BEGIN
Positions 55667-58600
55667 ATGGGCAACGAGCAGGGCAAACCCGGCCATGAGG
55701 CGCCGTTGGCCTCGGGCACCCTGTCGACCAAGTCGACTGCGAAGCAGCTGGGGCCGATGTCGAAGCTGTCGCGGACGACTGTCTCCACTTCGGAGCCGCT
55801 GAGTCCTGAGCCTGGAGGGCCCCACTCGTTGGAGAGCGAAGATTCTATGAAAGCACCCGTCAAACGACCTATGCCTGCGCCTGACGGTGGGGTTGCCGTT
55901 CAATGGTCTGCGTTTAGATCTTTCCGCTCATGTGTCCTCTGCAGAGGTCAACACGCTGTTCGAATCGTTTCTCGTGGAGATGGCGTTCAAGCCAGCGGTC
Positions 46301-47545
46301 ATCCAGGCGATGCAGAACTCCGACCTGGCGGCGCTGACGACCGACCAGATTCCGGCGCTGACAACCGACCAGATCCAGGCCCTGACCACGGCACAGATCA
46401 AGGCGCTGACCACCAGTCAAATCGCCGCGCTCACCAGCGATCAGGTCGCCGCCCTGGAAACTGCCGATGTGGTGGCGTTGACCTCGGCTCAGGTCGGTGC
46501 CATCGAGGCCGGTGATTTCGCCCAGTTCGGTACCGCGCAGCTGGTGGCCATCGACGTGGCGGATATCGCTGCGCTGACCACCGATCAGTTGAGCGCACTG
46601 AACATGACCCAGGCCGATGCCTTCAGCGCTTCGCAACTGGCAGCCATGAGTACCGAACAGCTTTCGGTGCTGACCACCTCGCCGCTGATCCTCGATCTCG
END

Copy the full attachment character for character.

Positions 55667-58600
55667 ATGGGCAACGAGCAGGGCAAACCCGGCCATGAGG
55701 CGCCGTTGGCCTCGGGCACCCTGTCGACCAAGTCGACTGCGAAGCAGCTGGGGCCGATGTCGAAGCTGTCGCGGACGACTGTCTCCACTTCGGAGCCGCT
55801 GAGTCCTGAGCCTGGAGGGCCCCACTCGTTGGAGAGCGAAGATTCTATGAAAGCACCCGTCAAACGACCTATGCCTGCGCCTGACGGTGGGGTTGCCGTT
55901 CAATGGTCTGCGTTTAGATCTTTCCGCTCATGTGTCCTCTGCAGAGGTCAACACGCTGTTCGAATCGTTTCTCGTGGAGATGGCGTTCAAGCCAGCGGTC
Positions 46301-47545
46301 ATCCAGGCGATGCAGAACTCCGACCTGGCGGCGCTGACGACCGACCAGATTCCGGCGCTGACAACCGACCAGATCCAGGCCCTGACCACGGCACAGATCA
46401 AGGCGCTGACCACCAGTCAAATCGCCGCGCTCACCAGCGATCAGGTCGCCGCCCTGGAAACTGCCGATGTGGTGGCGTTGACCTCGGCTCAGGTCGGTGC
46501 CATCGAGGCCGGTGATTTCGCCCAGTTCGGTACCGCGCAGCTGGTGGCCATCGACGTGGCGGATATCGCTGCGCTGACCACCGATCAGTTGAGCGCACTG
46601 AACATGACCCAGGCCGATGCCTTCAGCGCTTCGCAACTGGCAGCCATGAGTACCGAACAGCTTTCGGTGCTGACCACCTCGCCGCTGATCCTCGATCTCG